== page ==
# Commodore 64 SID music programming with BASIC – playing a simple one voice tune

Now that we know how to play a single note with Commodore 64 BASIC, why not make something more complex? On this post, we’ll play simple melodies using one SID voice. Again, that’s not that exciting, but those simple things are necessary in order to go deeper on SID music programming on a later time.

Sample programs are both available on the Commodore 64 user’s manual and on the Commodore 64 Programmer’s Reference Guide. But, those examples all make use of numbers to represent notes. Instead of putting the frequencies onto DATA statements, we are now going to represent musical notes using the international notation.

So, we have seven natural notes:

C, D, E, F, G, A, B

and five sharp notes:

C#, D#, F#, G#, A#

On our program, we will use a string to hold the information about the note to play. The first character of the string is the note, the second character may be a space (natural note) or a sharp (sharp note). Finally, the third character is the octave the note belongs to.

Then, we will use an integer value for the duration of the note.

All of this information will be put on DATA lines. So, in order to play the notes C3 and D#3 with a duration of 1/4, we will use the following DATA line:

DATA C 3, 4, D#3, 4

Please note that on some situations quotes are not mandatory on strings in DATA lines. This is the case, for instance, if control characters or punctuation characters are not used. This way, notes entering will be easier.

Talking about note frequencies, the frequency of a note will be evaluated starting from A0 (the A note on the first octave). Half-tones will be added to A0, then the resulting note will be transposed on the required octave. This is done as follows:

 fs=int((466*a^n)*2^OC)

So, the frequency of a note is computed starting from the SID frequency value of A0, which is 466. a is a constant (we know it from this article), n is the number of half-tones past A0, and OC is the octave.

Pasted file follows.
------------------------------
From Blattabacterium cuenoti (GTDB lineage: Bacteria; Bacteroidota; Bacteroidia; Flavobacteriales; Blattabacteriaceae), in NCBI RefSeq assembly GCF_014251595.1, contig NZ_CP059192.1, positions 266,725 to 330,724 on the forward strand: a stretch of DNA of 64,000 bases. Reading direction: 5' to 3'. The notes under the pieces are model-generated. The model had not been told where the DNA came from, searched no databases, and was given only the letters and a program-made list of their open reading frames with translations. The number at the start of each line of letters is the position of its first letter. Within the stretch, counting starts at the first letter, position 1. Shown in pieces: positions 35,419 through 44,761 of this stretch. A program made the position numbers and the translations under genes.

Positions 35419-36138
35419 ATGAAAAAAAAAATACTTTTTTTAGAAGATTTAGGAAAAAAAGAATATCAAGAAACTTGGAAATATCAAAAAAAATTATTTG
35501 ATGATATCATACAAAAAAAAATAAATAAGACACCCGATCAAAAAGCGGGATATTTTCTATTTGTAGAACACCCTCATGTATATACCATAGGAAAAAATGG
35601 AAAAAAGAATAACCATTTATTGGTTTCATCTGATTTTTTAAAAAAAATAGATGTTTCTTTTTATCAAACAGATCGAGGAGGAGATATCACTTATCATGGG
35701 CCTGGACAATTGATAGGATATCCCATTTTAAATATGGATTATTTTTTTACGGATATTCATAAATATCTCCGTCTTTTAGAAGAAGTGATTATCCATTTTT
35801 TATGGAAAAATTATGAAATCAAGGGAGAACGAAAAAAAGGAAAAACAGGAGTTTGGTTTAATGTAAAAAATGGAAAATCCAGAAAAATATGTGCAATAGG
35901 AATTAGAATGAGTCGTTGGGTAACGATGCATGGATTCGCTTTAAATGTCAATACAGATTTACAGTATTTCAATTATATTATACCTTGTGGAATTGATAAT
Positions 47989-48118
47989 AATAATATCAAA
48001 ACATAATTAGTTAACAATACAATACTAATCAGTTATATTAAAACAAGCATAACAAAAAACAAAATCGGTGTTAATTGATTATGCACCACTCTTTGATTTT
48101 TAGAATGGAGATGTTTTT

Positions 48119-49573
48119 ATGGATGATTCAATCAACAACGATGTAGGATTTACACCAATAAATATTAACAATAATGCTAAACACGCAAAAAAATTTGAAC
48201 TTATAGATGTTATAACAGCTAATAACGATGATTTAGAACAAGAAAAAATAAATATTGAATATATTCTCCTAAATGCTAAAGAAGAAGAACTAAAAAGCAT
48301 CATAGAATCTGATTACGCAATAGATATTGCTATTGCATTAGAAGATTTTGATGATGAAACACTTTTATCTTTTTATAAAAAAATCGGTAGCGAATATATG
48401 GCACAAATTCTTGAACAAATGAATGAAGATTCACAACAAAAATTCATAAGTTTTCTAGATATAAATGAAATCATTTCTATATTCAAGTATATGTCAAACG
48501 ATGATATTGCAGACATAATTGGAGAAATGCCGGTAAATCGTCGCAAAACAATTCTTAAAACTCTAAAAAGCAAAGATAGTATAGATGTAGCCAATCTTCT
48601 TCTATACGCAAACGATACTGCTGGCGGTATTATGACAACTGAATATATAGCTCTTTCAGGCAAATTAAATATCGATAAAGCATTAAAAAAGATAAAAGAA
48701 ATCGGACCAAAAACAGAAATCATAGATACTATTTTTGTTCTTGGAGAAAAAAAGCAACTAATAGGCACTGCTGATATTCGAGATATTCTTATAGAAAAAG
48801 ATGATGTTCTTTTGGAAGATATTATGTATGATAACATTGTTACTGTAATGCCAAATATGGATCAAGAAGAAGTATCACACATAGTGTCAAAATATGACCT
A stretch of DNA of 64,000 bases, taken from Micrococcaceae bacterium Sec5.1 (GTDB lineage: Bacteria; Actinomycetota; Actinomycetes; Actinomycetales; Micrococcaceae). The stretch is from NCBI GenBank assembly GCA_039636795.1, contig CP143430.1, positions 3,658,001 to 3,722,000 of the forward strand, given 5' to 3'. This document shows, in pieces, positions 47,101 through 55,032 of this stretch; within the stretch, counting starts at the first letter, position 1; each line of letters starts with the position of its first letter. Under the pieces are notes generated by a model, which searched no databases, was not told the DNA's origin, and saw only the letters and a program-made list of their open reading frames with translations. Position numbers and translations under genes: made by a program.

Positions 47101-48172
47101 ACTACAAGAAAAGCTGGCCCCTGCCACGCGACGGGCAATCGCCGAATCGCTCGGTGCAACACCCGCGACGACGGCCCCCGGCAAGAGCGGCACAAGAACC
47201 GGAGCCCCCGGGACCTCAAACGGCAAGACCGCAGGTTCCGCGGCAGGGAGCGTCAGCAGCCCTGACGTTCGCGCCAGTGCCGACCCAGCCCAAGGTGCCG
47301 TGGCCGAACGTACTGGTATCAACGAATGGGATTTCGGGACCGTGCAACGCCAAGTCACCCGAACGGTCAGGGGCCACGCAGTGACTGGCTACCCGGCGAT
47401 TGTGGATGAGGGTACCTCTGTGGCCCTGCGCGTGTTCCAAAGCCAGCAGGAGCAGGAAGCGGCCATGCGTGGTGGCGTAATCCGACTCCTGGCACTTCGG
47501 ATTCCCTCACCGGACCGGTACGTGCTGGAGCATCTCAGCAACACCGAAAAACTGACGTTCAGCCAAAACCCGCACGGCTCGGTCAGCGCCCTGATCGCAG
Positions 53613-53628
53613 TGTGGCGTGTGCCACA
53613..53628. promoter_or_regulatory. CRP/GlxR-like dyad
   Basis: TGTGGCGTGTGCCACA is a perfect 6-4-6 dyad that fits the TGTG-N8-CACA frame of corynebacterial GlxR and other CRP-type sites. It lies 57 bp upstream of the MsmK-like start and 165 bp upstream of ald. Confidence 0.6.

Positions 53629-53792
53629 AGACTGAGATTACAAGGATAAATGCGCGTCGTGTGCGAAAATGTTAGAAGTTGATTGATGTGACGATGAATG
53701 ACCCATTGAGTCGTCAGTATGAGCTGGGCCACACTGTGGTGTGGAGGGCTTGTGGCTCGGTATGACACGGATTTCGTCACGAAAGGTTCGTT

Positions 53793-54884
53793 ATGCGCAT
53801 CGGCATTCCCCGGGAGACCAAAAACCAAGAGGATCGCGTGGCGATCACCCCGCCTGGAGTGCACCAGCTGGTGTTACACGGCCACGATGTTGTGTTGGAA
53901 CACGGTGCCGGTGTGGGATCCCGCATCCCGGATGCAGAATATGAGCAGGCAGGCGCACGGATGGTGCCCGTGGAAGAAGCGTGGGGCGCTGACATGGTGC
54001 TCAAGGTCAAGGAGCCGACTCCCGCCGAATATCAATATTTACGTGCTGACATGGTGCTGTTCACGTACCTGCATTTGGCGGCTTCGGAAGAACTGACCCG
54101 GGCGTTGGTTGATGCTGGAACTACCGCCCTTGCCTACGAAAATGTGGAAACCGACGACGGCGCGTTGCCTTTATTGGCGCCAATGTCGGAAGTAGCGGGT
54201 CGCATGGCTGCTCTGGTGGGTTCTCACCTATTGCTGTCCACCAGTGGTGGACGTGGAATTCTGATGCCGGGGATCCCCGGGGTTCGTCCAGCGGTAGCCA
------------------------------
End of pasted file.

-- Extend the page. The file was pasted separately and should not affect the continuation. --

The program associates the right number of half-tones to each note. So, C is 0 half-tones past C0, C# is one half-tone past C0, D is two half-tones past C0 and so on.

Some explanations of the program are in order.

On line 5, some powers are pre-computed so that evaluating the term ​$$2^{OC}$$​ in the frequency formula is faster.

On line 25, music data is read (a string with note, octave and sharp sign and a number with note duration).

On line 30, note name, octave and sharp sign are extracted. Please note that the sharp sign may be missing (this is the case when dealing with natural notes). Then, the number of half-tones is computed (starting with the ASCII code of the note’s name).

Line 35 handles a pause.

Lines 36 and 37 make an adjustment due to the fact that between E and F there’s only one half-tone. So, the number of half-tones from the reference note is reduced by one.

On lines 38 and 39, numbers of half-tones for notes A and B are directly assigned. This is due to the fact that while notes from C to  G are in alphabetical order, notes A and B are not.

Line 40 adds one half-tone for sharp notes.

Lines 50, 55 and 60 compute SID frequencies, split them in low byte and high byte, then poke these values on SID frequency registers.

Line 65 computes the note’s duration. The duration is a fraction of the value TM, assigned on line 12. So, it is possible to change the speed of the tunes by just changing the value of TM.

As a final note, if you are willing to enter your own melodies on the program, please note that note durations may need some adjustment, as BASIC is not that fast.